Quality Time: Or Not

I’m a big fan of Laura Vanderkam’s 168 Hours: You Have More Time Than You Think–a time management book with the premise that most of us do have time for the things we actually WANT to do. It changed my life in at least one way: I almost never say I “just don’t have time” for things anymore. Instead, I say (at least to myself) “I don’t want to give my time to that.” Because that’s nearly always the truth. I mean, there are days when you really don’t have time for one more thing, sure, but overall, if you WANT to do it, you do it.

But then there’s time creep, and the problem of what, among the many things you actually are trying to do with your day, you actually do. Laura encourages you to keep track of your time for a week and really look at where it goes, and I’ve done that twice. This week, she’s doing another time challenge, so I’ve done some keeping track. It’s clear to me I’m not putting in as much concentrated writing time as I’d like to (in part because I don’t have anything big actually DUE at the moment, so I’m moving around on a lot of smaller things), but that’s not what struck me most about the first two days of tracking my time this week. What struck me most is that I don’t really spend any time with the kids.

Oh, I do, of course. We’re together every afternoon at a minimum. I was with some or all of them today from 1 pm on. But how “with” them am I, when that time also went to:

  • Finishing an XXFactor post
  • Vacuuming
  • Laundry
  • Making dinner
  • Helping make lunches
  • Driving to tennis
  • Sitting at tennis for an hour chatting with other moms and finishing my copy of the Atlantic Monthly
  • Making a list of how I want to spend time tomorrow.

My most in-depth interactions were combing out Lily’s hair post shower, helping Sam with his book report model (Spaceship Earth! Still!) and getting everyone to come outside and look at the rainbow! And we did eat dinner together, as we nearly always do.

This isn’t one of my guilt posts–I think this IS spending time together. This kind of time is what solidifies a life together. I try to have as much just wandering the house co-existing going on for us as possible. But it did make me think about how the time I mark on the calendar as “kid time” usually really isn’t, and it reminded me that some of the time, I want there to be actual kid time. Kid time with me and one kid doing some one thing that we’re just doing together. I’ve talked about that before, but it’s never a bad thing to revisit.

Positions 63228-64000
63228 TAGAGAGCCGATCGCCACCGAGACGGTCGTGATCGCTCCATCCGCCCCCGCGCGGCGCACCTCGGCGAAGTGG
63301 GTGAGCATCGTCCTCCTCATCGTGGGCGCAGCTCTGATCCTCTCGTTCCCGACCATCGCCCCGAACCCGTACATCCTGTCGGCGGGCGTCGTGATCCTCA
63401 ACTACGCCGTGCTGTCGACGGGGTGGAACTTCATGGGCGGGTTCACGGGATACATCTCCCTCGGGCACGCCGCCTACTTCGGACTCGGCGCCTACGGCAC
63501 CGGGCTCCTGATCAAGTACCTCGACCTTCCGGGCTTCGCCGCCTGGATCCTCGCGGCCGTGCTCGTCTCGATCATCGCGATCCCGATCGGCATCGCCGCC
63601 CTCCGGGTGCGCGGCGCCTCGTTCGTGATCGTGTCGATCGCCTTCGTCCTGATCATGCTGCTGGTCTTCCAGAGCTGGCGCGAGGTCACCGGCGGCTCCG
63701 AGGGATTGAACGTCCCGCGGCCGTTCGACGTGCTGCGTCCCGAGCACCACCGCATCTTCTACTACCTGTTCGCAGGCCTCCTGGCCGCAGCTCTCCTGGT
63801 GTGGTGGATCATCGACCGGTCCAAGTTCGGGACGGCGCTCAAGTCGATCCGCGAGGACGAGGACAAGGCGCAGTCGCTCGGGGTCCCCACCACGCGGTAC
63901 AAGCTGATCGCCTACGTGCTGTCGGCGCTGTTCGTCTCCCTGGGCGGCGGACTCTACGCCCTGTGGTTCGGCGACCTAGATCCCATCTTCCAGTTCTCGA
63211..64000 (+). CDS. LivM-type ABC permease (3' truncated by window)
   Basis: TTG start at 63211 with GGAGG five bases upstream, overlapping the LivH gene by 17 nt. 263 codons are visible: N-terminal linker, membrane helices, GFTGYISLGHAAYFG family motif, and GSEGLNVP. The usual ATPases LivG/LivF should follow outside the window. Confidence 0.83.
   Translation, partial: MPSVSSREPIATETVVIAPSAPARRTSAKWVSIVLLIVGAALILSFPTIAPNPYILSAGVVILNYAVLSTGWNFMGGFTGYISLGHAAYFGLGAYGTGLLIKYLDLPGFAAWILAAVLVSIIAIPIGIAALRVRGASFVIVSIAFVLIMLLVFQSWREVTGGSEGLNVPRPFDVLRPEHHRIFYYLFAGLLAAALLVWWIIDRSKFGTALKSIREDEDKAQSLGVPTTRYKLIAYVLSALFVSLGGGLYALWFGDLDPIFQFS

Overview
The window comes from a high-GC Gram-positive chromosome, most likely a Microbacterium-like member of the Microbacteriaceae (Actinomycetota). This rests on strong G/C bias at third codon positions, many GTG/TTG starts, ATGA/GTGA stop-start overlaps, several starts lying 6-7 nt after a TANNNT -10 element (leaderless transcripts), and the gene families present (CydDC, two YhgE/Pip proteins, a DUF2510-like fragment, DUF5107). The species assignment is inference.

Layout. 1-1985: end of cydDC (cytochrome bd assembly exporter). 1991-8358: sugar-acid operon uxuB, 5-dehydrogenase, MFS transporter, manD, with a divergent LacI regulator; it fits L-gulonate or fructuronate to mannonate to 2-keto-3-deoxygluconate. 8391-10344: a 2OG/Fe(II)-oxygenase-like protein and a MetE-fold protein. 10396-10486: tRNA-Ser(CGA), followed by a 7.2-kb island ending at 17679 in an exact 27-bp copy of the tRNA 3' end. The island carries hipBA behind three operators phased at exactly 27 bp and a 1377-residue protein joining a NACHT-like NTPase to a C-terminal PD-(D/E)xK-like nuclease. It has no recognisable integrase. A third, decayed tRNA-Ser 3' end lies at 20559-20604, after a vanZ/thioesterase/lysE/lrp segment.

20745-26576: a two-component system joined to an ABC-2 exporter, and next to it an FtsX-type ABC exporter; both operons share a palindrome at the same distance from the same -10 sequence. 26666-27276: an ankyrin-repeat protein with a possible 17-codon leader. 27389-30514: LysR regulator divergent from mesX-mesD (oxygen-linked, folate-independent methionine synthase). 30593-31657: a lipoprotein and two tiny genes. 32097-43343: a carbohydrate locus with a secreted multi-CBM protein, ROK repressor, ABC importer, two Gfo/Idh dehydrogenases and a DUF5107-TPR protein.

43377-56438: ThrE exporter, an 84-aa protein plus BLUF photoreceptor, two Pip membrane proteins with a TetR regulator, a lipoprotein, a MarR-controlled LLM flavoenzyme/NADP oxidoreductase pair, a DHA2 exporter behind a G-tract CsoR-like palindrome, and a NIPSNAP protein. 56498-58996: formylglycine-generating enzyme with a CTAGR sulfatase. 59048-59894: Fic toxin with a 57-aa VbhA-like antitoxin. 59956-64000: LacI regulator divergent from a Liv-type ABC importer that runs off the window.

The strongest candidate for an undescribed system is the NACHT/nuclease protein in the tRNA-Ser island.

Here’s a realistic goal: I’ve found I’m more likely to stick to a work out if I put it on the iCal and plan it when I plan my week (that’s the secret to how we eat so well, too: the weekly plan). I bet I could plan in time with one kid every week. Some of that time just happens (for example, I took Lily to a birthday party half-an-hour away two weeks ago and to her school’s musical last weekend, and during hockey season I tend to get lots of time with Sam) but more often it doesn’t, especially with Rory and Wyatt, who tend to share an identical schedule. I had just Rory last Thursday for a cookie-making afternoon—looks like it’s Wyatt’s turn. Time to not just try to make it happen, but to eye the calendar and put it on.

One Response to “Quality Time: Or Not”

  1. Cheryl says:

    Now that I’ve got two boys, I’m finding that we all have the most fun if our special time is spontaneous. I think its because of their ages – 5yo and 3mo, or that I tend to stress when we have to be someplace at a specific time. Since I’m a stay-at-home mom, I try to find fun stuff to do that my mile-a-minute 5yo won’t get bored with…baking cookies, brownies, etc.; or going sledding at the golf course; walking the herring brook and getting ice cream…stuff like that. Right now, its definitely helpful that I have one-on-one time with the baby while my 5yo is at school, and time with my 5yo after the baby goes to sleep at night – story time is definitely more enjoyable for him, because it’s his special time with mom.